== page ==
And not just physical troubles were attended. I dreamed of therapy cats being wheeled around in their buggies, for everyone to pet, and therapy dogs wagging their tails and loving everybody. Alcoholics Anonymous was there with chairs in the shade. I dreamt that veterans with legal problems had their day in court, right there in the meadow, to settle old business, and some got their drivers licenses back, and some worked out custody agreements with their ex-spouses. And in my dream, vets found out about their VA and their social security benefits--they sat right down with a representative who checked out everything on a laptop and got them signed up for what they needed. Oh, and there was even a place to recharge cell phones. Then, after dinner, jazz bands struck up, and stand-up comics strolled around making jokes. And all of this, every moment, every act of service in this dream was given freely from the heart.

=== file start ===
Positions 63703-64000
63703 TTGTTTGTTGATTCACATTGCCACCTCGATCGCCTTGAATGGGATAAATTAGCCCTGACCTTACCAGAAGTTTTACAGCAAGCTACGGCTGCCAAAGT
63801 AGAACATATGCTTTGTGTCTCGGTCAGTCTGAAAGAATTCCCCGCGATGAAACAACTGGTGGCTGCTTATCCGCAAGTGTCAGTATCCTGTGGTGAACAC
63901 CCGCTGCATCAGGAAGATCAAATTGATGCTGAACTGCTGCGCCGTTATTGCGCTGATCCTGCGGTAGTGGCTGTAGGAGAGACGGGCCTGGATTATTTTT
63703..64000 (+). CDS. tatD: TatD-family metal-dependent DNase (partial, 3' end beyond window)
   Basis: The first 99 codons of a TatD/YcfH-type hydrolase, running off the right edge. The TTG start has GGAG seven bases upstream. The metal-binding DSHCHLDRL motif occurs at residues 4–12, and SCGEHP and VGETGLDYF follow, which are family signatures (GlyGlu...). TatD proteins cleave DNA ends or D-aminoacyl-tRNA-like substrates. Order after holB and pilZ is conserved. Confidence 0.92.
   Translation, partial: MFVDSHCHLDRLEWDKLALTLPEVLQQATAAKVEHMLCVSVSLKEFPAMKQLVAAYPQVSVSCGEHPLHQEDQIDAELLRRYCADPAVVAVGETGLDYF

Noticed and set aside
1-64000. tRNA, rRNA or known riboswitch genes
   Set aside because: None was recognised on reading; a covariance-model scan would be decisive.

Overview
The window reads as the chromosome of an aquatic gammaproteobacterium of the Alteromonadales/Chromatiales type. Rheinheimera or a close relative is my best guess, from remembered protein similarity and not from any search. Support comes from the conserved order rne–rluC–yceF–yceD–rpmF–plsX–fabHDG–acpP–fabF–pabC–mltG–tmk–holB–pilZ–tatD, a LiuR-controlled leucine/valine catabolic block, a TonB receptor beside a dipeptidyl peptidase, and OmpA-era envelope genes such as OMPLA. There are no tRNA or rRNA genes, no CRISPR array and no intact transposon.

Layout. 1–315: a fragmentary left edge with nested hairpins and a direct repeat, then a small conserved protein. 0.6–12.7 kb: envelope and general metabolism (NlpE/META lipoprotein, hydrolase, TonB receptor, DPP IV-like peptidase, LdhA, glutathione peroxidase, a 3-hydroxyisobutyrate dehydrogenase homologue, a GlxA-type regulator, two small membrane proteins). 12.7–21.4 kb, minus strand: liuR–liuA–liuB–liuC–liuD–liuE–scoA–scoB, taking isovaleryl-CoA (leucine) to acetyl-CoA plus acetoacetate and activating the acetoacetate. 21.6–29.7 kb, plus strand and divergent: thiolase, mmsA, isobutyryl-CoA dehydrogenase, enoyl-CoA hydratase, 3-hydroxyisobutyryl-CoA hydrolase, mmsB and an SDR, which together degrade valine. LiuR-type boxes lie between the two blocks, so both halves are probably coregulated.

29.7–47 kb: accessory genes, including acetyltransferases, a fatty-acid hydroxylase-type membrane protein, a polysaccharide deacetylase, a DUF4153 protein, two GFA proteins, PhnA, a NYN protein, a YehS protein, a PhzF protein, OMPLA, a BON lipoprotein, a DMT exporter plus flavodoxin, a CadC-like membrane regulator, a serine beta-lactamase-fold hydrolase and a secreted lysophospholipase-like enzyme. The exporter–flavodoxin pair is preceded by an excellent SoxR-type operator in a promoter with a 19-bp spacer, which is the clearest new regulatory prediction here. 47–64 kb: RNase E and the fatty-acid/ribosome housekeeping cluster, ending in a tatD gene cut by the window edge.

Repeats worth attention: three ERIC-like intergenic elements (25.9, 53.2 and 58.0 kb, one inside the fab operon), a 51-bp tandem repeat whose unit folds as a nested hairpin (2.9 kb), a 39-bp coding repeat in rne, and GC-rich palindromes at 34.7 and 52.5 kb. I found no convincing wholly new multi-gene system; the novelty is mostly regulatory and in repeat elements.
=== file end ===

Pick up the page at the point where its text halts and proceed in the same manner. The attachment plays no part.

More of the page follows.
The dream I dreamed really happened at the East Bay Stand Down back in August, at the Alameda County Fair Grounds in Pleasanton. For four days, about 350 homeless veterans were housed and fed and had all these needs seen to They were brought by busloads from San Francisco and pick up points all over the Bay Area.